We have not been overloaded with fingerstyle traditional guitar albums of late and so this outing by John Shermanand and Randy Clepper is a welcome addition.  Its a very accomplished recording of some demanding tunes.  It's includes some classic sets such as Rolling Waves/Market Town/Scatter The Mud from the  Kevin Burke and Míchael Ó Domhnaill Portland album of the same name.  In addition to that you have Christmas Eve, Moving Cloud, I Buried My Wife.., Golden Keyboard and many more.  Unlike other albums where you may tire of the standards, here you get to appreciate how a duo on strings might approach them. Read full review
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Séan Ó Riada / Port na bPucaí

Port na bPúcaí is a major new album that features previously unreleased material from Séan Ó Riada's final concert recorded in 1971.  This was just five months before his untimely death at the age of 40.  In addition to recordings from this concert there are a number of additional tracks from March 1971 and also from 1966.  O' Riada weaves his usual magic spell as he presents these works on piano and harpsichord.
It includes some classic versions of great airs like Do Bhí Bean Uasal, Carraig Donn and Sliabh na mBan as well as other airs that Ó Riada himself introduced to Irish audiences , such as Aisling Gheal, the title track Port na bPúcaí.  This is an important addition to the works of Séan Ó Riada who played a major role in the popularisation of Irish music in the twentieth century.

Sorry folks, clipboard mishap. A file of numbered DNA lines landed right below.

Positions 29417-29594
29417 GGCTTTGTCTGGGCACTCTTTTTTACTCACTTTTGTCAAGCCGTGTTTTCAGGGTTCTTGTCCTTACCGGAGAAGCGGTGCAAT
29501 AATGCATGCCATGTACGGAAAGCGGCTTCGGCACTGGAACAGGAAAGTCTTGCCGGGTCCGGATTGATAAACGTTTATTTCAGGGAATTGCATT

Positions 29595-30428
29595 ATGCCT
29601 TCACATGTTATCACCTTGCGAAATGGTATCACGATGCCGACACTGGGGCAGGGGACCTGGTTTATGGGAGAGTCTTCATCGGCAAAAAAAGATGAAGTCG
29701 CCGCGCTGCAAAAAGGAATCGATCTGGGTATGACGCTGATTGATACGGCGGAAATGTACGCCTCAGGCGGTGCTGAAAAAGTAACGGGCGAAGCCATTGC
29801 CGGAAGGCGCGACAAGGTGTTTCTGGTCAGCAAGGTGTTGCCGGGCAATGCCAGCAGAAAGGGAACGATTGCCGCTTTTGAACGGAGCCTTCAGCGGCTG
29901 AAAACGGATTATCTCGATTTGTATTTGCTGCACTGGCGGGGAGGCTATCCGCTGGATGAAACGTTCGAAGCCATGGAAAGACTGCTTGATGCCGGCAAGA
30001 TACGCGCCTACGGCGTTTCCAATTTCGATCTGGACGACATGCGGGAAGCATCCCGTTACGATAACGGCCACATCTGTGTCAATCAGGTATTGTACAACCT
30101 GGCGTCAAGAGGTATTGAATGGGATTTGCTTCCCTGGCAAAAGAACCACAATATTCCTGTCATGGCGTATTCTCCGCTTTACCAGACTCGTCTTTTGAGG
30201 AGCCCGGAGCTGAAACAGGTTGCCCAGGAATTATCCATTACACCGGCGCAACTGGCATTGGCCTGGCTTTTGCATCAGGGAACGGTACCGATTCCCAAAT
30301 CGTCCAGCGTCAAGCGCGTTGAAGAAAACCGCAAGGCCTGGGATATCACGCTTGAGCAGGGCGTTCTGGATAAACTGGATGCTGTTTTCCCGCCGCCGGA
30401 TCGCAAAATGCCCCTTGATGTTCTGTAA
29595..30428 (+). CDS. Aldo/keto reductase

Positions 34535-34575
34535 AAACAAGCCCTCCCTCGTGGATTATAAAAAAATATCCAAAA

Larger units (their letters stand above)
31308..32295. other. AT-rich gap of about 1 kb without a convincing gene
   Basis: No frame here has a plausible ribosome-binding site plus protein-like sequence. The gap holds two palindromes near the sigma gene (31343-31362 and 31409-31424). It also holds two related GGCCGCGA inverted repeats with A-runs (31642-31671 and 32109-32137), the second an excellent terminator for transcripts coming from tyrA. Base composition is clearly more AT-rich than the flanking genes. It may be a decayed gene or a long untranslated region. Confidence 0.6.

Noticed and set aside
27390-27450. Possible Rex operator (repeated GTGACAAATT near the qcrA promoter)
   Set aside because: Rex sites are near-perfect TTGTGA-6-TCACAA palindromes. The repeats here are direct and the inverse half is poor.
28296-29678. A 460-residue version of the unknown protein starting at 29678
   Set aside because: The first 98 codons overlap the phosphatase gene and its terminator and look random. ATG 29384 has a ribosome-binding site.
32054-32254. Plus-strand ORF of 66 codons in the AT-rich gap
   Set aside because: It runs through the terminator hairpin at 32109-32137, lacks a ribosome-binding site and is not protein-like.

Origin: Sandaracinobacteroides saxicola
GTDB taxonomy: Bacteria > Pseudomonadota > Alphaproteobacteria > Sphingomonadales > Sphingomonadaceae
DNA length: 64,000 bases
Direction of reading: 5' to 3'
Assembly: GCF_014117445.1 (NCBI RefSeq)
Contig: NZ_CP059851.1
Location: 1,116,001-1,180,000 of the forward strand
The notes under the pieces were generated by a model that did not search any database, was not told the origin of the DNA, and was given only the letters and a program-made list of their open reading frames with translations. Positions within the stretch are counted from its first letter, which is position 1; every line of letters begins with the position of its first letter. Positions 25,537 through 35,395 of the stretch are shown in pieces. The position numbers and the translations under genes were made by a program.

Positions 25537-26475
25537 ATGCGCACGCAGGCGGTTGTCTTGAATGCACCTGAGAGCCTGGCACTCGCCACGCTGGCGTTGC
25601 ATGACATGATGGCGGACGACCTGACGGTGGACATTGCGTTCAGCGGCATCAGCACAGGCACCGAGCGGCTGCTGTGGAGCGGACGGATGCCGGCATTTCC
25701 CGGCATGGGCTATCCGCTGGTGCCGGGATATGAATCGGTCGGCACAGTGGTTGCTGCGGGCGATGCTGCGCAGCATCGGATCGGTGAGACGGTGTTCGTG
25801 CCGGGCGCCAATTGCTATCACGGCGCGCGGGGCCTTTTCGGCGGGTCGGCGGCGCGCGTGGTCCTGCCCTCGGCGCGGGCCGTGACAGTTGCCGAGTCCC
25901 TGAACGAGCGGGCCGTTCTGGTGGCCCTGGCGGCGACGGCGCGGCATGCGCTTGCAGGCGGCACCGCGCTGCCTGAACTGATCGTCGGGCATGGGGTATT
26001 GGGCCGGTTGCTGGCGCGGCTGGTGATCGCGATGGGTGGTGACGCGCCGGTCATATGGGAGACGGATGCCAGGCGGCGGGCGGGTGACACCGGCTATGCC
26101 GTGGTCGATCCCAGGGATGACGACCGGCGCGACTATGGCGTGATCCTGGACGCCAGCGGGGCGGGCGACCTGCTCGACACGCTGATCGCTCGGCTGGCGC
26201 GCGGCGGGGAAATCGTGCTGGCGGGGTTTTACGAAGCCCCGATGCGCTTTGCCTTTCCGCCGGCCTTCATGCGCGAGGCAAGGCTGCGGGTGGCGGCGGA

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Comments are closed for this blog post

Comment by TradConnect on May 29, 2015 at 16:56

Congrats to Pat O' Driscoll who was the first name out of the hat for this prize. 5 Albums on their way to you. 

Comment by Doug Persson on May 21, 2015 at 14:42

guitar, everyone else has said the rest

Comment by Betty O'Shea on October 30, 2014 at 21:51
guitar, banjo and bouzouki...
Comment by Philip Walsh on October 26, 2014 at 18:26
Both are instrumentalist musicians
Comment by Alan Woods on September 30, 2014 at 10:45

Randy Clepper plays cittern/bouzouki, acoustic guitar, tenor banjo, and hammered dulcimer.

John Sherman plays guitar, bouzouki, fiddle, banjo and highland bagpipes.

Comment by Willem van Gent on September 29, 2014 at 14:33

As follows: they play guitar, tenor banjo and bouzouki on their album.  Beyond that, John Sherman plays: guitar, fiddle, banjo and mandolin, and Randy Clepper plays: cittern/bouzouki, fingerstyle acoustic guitar, tenor banjo, and hammered dulcimer.

Comment by KATE SARSFIELD on September 26, 2014 at 16:22

Randy Clepper plays cittern/bouzouki, acoustic guitar, tenor banjo, and hammered dulcimer while John Sherman plays guitar, fiddle, bouzouki, banjo and Highland bagpipes.

Comment by Anita Lock on September 26, 2014 at 13:36

While both John and Randy play a variety of instruments, John's primarily instrument is guitar and Randy's is the Irish bouzouki.

Comment by Pat O'Driscoll on September 26, 2014 at 13:06

Randy Clepper plays guitar, cittern/bouzouki, tenor banjo, and hammered dulcimer.
John Sherman plays guitar, fiddle, banjo and mandolin.

Comment by Shaun on September 26, 2014 at 11:12

Randy Clepper plays bouzouki, guitar, & banjo.  John Sherman plays guitar, fiddle, bouzouki, banjo and Highland pipes